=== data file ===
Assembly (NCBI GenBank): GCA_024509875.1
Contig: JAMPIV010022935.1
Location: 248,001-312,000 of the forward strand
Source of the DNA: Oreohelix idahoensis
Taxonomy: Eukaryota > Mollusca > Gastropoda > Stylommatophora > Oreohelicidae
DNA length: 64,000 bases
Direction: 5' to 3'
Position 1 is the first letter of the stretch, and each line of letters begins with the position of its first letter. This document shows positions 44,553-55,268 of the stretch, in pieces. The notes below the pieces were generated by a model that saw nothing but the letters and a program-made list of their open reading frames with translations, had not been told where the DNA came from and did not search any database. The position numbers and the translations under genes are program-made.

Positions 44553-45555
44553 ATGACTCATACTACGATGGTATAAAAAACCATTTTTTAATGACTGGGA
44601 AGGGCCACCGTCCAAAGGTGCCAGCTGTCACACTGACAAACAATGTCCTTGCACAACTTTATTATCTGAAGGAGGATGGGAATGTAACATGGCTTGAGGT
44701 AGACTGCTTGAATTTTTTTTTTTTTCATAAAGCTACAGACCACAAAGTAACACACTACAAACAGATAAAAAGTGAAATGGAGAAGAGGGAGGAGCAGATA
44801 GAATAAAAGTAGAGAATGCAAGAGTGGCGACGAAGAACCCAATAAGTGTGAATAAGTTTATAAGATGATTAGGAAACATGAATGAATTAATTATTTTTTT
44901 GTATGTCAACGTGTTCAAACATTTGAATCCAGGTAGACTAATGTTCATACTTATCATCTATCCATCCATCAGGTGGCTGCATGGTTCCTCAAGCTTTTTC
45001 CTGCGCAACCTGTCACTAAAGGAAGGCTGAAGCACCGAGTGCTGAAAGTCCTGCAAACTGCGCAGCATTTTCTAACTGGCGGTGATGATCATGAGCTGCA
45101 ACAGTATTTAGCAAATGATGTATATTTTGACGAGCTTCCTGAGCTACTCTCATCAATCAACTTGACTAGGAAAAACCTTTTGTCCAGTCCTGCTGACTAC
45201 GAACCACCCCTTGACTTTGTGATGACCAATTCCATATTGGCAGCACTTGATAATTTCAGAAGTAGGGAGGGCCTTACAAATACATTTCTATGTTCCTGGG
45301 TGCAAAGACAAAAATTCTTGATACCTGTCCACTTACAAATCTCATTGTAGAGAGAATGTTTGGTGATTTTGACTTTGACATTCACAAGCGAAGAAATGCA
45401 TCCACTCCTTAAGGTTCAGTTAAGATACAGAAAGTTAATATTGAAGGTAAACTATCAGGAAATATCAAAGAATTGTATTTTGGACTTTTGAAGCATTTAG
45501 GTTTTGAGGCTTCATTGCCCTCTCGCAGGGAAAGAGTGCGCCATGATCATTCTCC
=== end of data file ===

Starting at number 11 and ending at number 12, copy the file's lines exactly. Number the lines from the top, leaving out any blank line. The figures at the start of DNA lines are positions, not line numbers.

44601 AGGGCCACCGTCCAAAGGTGCCAGCTGTCACACTGACAAACAATGTCCTTGCACAACTTTATTATCTGAAGGAGGATGGGAATGTAACATGGCTTGAGGT
44701 AGACTGCTTGAATTTTTTTTTTTTTCATAAAGCTACAGACCACAAAGTAACACACTACAAACAGATAAAAAGTGAAATGGAGAAGAGGGAGGAGCAGATA